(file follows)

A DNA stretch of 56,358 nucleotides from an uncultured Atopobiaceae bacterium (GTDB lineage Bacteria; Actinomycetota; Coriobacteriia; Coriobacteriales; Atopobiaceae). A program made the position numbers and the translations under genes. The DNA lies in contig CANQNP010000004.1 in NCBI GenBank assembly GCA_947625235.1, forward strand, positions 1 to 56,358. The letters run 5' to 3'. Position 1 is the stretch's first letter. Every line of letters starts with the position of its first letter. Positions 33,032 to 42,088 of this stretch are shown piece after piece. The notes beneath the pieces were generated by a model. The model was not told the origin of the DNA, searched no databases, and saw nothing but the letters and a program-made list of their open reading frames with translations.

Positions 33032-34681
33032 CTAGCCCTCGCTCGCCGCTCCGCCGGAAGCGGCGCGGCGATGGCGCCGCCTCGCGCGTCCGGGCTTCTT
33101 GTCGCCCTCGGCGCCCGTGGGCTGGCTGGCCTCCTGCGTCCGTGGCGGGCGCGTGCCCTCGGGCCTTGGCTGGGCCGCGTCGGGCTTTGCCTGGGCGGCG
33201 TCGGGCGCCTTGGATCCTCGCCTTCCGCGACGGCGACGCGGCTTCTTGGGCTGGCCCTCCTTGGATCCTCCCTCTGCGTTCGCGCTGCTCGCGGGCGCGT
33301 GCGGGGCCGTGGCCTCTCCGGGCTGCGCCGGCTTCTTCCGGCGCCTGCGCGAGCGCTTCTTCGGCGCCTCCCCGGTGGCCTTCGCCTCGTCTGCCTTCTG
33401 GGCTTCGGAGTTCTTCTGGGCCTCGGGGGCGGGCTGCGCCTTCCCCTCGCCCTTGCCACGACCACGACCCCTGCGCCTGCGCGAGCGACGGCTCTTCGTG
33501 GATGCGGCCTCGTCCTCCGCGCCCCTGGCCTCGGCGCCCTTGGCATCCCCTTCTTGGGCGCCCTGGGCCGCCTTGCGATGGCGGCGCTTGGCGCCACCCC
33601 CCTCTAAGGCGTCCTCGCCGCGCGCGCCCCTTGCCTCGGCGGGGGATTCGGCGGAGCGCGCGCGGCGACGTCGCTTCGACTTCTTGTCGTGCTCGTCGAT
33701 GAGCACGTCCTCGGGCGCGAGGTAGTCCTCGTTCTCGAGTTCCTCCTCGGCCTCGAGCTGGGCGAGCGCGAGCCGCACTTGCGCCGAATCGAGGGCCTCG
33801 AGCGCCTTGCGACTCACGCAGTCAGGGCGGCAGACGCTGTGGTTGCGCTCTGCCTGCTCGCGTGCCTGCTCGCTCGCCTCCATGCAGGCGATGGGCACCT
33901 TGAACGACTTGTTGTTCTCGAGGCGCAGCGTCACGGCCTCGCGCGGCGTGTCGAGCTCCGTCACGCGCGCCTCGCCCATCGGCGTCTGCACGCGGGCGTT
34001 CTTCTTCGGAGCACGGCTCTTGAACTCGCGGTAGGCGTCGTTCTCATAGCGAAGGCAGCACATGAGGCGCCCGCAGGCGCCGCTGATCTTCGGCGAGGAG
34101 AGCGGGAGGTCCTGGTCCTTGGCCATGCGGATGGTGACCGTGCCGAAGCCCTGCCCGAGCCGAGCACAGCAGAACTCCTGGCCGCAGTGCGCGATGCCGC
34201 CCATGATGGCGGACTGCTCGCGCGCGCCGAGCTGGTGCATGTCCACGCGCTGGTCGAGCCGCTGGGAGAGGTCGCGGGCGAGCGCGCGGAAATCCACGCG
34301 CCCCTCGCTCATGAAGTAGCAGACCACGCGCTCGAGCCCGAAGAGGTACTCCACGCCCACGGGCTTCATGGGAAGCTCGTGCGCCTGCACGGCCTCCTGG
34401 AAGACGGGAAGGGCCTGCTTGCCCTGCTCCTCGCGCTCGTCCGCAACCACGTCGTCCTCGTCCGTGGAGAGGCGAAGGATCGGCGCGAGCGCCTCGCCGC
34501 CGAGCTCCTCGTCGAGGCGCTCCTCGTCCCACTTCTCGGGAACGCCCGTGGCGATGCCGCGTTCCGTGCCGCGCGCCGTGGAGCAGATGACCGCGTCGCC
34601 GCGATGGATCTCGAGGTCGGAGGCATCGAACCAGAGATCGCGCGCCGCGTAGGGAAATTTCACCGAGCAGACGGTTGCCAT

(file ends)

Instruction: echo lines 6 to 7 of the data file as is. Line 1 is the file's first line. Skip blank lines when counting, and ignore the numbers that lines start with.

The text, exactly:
33301 GCGGGGCCGTGGCCTCTCCGGGCTGCGCCGGCTTCTTCCGGCGCCTGCGCGAGCGCTTCTTCGGCGCCTCCCCGGTGGCCTTCGCCTCGTCTGCCTTCTG
33401 GGCTTCGGAGTTCTTCTGGGCCTCGGGGGCGGGCTGCGCCTTCCCCTCGCCCTTGCCACGACCACGACCCCTGCGCCTGCGCGAGCGACGGCTCTTCGTG